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Nanaimo’s Matthew Wood an intriguing prospect for the Canucks at 11th overall
8 months ago
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Welcome back to our series here at CanucksArmy where we examine players who could be available to the Vancouver Canucks at 11th overall in the 2023 NHL Entry Draft.
We’ve previously broken down right-shot defenceman Axel Sandin Pellikka of the Skelleftea AIK in the SHL, and in today’s second segment, we’re talking about the Nanaimo-grown forward — notice we didn’t say centre — Matthew Wood, on the journey to finding the Canucks’ lucky number 11.
Matthew Wood, originally born in Lethbridge, Alberta, played one season with the Victoria Grizzlies in the BCHL, and led the league in points (85) and goals (45) in his rookie year. Similar to the projected first overall pick Connor Bedard, Wood played minor hockey at West Van Hockey Academy and was even teammates with Bedard on the BC Junior Canucks at the Brick tournament: a tournament for the most talented 10 and 11-year-olds across North America.
Picked in the second round of the 2020 WHL Draft by the Regina Pats, Wood passed up an opportunity to play alongside Bedard to pursue NCAA hockey. At just 17 years old, Wood scored the very first goal of the season for the UConn Huskies — and did so while being this season’s youngest NCAA player. Wood combined for 34 points (11 G, 23 A) in 35 games — the most points, goals, and assists by a UConn player.
What the scouts are saying
Craig Button, TSN: “Matthew Wood has that type of skillset — with the size, the shooting ability, the scoring accuracy — to be a real significant player in the NHL. You watch Matthew Wood play, no question he’s going to be a top-half, first-round pick in the 2023 NHL Entry Draft. No way teams want to pass on a big player who skates so well and scores like that.
In that same scouting report, Button compared Wood’s 6’3 frame, scoring touch, and on-ice awareness, including the ability to be a scoring threat from multiple angles — “in tight, from distance, and on the rush” — to former UConn Husky, Tage Thompson. In an interview with Steven Ellis of Daily Faceoff, Wood says he models his game after Evgeni Malkin and likes “big skilled guys who love to shoot and score from anywhere,” like Thompson.
Steven Ellis, Daily Faceoff: “Wood’s skating isn’t pro level yet, but the improvement over the past two years has been noticeable. He’s good in bursts, but doesn’t have the true game-changing, separating speed that’ll allow him to stand out in the NHL. Wood would continue to benefit from extra time in college. He got a nice headstart compared to most of the draft class, but he’s probably another two years away from turning pro. The goal needs to be to continue improving his skating while adding some extra muscle.”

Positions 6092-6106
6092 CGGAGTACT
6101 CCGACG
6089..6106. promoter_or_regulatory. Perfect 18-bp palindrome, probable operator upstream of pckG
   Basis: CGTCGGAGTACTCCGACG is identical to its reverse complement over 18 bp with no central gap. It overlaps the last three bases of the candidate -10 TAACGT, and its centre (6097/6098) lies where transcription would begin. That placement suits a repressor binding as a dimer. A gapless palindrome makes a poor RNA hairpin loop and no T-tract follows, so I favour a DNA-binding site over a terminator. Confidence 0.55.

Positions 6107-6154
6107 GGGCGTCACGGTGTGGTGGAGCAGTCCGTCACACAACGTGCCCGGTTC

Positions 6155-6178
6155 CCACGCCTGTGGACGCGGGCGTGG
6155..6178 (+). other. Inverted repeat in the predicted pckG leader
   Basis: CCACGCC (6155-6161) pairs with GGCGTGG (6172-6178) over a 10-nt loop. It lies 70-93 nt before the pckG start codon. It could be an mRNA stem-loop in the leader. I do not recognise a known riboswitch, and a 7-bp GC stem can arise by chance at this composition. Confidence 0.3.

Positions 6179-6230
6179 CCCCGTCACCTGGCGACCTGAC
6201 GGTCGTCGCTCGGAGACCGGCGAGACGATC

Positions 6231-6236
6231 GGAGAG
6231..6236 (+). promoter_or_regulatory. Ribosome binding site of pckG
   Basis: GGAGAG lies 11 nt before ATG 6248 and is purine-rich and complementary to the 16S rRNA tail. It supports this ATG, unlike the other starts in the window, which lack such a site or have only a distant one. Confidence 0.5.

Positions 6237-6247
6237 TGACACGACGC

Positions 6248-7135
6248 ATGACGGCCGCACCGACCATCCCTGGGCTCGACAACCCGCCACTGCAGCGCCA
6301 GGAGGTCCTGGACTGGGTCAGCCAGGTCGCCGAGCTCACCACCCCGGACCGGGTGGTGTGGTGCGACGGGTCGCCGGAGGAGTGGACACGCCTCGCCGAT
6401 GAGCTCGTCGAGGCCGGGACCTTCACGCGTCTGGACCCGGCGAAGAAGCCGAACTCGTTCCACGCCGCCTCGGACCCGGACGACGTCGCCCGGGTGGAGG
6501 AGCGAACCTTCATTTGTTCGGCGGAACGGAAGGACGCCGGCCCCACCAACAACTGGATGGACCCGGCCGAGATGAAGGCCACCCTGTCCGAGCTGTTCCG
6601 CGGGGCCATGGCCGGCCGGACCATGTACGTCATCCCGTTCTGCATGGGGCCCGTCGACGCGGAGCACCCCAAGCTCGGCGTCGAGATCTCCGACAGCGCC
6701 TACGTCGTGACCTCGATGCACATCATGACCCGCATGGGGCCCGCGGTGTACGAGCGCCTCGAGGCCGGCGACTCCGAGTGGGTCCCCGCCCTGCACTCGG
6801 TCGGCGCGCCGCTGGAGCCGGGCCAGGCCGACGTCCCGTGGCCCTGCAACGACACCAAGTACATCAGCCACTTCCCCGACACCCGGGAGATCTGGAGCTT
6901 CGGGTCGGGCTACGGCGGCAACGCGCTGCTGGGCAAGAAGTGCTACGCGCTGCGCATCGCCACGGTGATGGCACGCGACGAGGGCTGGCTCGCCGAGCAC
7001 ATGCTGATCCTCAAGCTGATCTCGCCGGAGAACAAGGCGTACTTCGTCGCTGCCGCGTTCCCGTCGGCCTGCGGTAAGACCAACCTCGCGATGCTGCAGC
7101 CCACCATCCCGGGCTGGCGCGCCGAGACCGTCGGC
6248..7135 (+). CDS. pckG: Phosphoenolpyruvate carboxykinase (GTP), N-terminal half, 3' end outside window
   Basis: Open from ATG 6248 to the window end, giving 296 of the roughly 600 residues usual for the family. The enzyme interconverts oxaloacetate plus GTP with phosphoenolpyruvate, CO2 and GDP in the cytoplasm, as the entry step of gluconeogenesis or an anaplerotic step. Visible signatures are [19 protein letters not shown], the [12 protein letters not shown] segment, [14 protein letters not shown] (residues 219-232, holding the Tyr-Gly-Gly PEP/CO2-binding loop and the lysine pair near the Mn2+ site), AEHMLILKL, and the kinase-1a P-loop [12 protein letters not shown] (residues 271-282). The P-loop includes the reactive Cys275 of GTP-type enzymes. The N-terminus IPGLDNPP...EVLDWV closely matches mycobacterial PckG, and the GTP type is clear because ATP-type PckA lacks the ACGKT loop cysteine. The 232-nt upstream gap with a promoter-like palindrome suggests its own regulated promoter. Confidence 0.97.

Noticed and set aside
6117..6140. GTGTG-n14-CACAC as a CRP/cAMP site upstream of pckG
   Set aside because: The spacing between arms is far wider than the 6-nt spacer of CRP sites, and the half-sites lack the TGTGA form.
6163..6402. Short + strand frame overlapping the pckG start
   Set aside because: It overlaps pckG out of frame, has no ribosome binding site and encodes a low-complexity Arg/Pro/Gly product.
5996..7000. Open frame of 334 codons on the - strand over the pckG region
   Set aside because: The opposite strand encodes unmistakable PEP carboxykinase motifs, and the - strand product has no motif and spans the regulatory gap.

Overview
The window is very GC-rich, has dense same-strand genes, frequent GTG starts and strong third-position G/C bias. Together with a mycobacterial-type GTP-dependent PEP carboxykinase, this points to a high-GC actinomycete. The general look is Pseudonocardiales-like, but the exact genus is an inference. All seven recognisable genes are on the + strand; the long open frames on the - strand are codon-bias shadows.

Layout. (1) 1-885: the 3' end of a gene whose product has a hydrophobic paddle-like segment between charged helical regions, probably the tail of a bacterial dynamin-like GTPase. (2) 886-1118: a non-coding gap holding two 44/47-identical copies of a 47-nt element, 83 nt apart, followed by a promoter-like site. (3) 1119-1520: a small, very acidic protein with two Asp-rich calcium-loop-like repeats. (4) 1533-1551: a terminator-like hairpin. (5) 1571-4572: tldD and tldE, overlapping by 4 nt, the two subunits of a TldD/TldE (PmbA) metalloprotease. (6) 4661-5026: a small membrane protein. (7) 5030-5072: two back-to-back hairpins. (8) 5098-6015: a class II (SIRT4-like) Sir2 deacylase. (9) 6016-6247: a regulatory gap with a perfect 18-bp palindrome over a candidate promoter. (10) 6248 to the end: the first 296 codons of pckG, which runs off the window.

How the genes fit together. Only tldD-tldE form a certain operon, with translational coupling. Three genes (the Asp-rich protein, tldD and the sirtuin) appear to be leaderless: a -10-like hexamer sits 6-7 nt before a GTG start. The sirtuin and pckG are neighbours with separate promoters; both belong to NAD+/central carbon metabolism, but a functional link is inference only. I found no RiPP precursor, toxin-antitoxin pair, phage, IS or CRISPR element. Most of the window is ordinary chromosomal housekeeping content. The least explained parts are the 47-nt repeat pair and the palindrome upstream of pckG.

Skating was the only fixture of Wood’s game that Elite Prospects said wasn’t “NHL calibre” in their recent NHL Draft guide.
J.D. Burke, Elite Prospects: “Many of the same red flags that tempered my enthusiasm at the Hlinka Gretzky remain. Wood is still playing an incredibly simple north-south game and not showing much explosiveness or dynamism in the process.”
David. St Louis, Elite Prospects: “He gets too close to teammates, doesn’t feel defenders on his back, and tries plays he doesn’t have the room to pull off. The skill is really interesting, but he’s better at reacting than orchestrating scoring chances.”
Wood received a 47 overall for defensive skill, in comparison to his 81 overall for his offensive gameplay in Elite Prospects’ 2023 Draft Guide.
Rankings (per Elite Prospects)
Only on one occasion did Wood fall out of a first-round selection. Among the aforementioned rankings, Wood is forecasted, on average, to go 21st overall: with 10th overall as his highest selection and 33rd overall as his lowest. With a 23-pick gap, only time will tell how much Wood will ultimately rise or fall in his draft class. Chances are, he’ll likely round out the middle of the first round.
The consensus on Wood is a mixed bag. On one hand, his size is extremely enticing, and his ability to utilize his frame to make himself available at various spots on the ice doesn’t make him a one-trick pony. However, his skating and defensive decisions stick out like a sore thumb. In combination, these weaknesses amplify one another and as shown, can be costly.
Wood continues to produce at every level he plays, and as pointed out by Elite Prospects, has shades of power forward Jason Robertson’s game. Wood certainly has the skill to be an NHLer, but if his skating doesn’t improve, it will be all for naught.
It will be unlikely for Wood to be unavailable for the Canucks at number 11, but with all but three spots in the top 16 pegged to be used on other forwards, do the Canucks see enough upside in Wood to see how he’ll develop in the next three years? Or do the Canucks jump on one of the five defencemen projected to be taken in the first round? Such as right-hander Axel Sandin Pellika, who like Wood, is playing among men. It very well might depend on how the first 10 selections go.
What would your reaction be to the Canucks drafting hometowner Matthew Wood? Let us know in the comments section below!
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